(Note: This post was originally written for my work blog, Jumpcut… just so you know.)
While the Canada Games were at UPEI, I, along with my trusty sidekick and host Fraser McCallum, produced a series of web videos around the Canada Games. We managed to knock out nine videos in about two weeks. Impressive, if I do say so myself. During the process, I learned quite a few things about throwing together a short-run web series.
In no particular order:
Get a host
Getting a host was probably the best thing we did for this series. While I’ve worked with “hosts” in the past on a video-by-video basis, never before has one person been the face of nine. The host acts as a familiar face, and makes the editing process much, much simpler. Rather than trying to tell the story with only images and sporadic interviews, the host can tell the entire story in a matter of seconds. Plus, if you get a fella like Fraser, he can help with the production.
Schedule the episodes, but leave it flexible
Before we started, we knew we wanted to create a collection of vignettes, but also knew that we wanted to have the flexibility to create some “news” content. In other words, if one of our students were to win a medal, we wanted to make sure we could add that piece into our production schedule. It worked.
Know when to stop cutting and post
I love to edit, and if it were feasible, I’d take a week to edit a three minute video. But when you’re trying to do one video a day, that’s obviously not possible. When the video had to get up, it had to get up. As such, I had to sacrifice some of my pickier post-production tendencies.
One in the can is worth two in the bush
This depends on how time dependent your content is. If your content is “this is what happened today, and tomorrow you won’t care about it,” then maybe this statement is not true. However, if you plan on people watching this episodic content weeks or months down the road, then deciding to put the extra effort in one video and dropping another is definitely worth the consideration.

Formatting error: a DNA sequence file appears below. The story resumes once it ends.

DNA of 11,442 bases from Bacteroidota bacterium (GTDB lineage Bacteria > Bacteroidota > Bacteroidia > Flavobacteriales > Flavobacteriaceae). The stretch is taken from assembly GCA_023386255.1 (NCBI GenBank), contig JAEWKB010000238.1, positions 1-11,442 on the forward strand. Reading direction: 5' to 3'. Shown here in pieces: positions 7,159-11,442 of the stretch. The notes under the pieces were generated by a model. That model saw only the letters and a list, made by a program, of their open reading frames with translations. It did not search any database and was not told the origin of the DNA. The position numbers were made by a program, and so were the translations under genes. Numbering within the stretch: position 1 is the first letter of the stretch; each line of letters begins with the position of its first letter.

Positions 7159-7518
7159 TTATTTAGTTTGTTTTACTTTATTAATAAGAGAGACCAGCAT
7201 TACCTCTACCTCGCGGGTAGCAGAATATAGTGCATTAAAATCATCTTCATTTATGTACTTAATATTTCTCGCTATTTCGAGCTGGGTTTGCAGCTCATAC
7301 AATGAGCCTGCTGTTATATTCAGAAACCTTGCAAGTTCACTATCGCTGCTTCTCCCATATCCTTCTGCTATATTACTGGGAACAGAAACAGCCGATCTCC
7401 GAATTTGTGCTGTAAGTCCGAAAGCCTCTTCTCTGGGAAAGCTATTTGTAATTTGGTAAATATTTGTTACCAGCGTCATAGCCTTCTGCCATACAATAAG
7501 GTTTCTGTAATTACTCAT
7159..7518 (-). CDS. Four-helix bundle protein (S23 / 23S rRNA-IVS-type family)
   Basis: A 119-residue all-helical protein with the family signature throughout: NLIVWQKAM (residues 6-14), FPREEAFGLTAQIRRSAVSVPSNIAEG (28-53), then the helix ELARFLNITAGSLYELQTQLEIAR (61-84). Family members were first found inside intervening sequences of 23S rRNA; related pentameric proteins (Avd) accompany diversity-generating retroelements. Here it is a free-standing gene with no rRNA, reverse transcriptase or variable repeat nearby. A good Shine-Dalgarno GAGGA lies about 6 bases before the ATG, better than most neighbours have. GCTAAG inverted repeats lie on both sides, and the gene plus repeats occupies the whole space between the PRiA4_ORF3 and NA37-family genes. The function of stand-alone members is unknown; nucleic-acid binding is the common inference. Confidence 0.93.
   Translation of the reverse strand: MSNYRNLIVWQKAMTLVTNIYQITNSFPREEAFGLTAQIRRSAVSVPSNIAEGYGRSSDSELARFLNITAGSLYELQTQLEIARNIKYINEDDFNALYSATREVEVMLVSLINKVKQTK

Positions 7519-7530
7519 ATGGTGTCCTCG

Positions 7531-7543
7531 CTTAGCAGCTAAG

Less (footage) is more
This took a while for me to learn, but when I did, it made everything so much faster. Keep in mind that every frame you shoot will have to be logged, captured, and considered for editing. This process, as you likely know, takes a lot longer than you think it should. Thus, if you’ve three shots of athletes jumping hurdles, you probably don’t need a fourth.
Post to YouTube while you’re still waiting for approval
Like all good editors, I had to make sure that someone looked over the “completed” videos before we let them free to the world. Sometimes, this approval process took hours. Perhaps the approver(s) didn’t have time to see it right then and there, or perhaps I was out shooting when it did. Most times, my first edit was the one that was going to go live, so while I was waiting for approval, I posted to YouTube and set the the privacy setting to “Private.” That way, when approval came through, I simply had to change that permission, and the video could be live right away. If changes needed to be made, I could just delete that uploaded video and throw up the new one.
The Sony EX 1 is heavy
I love this camera, and trying to produce this series on tape would have been a major pain in the neck. The tripod we had it on was about two times as heavy as the camera. It didn’t really slow us down, but it sure helped in tiring us out.
So that’s it. Sure, some of it may be common sense, but I hope it at least reinforces the points. If anyone has other tips for this kind of production, I’d love to hear about it.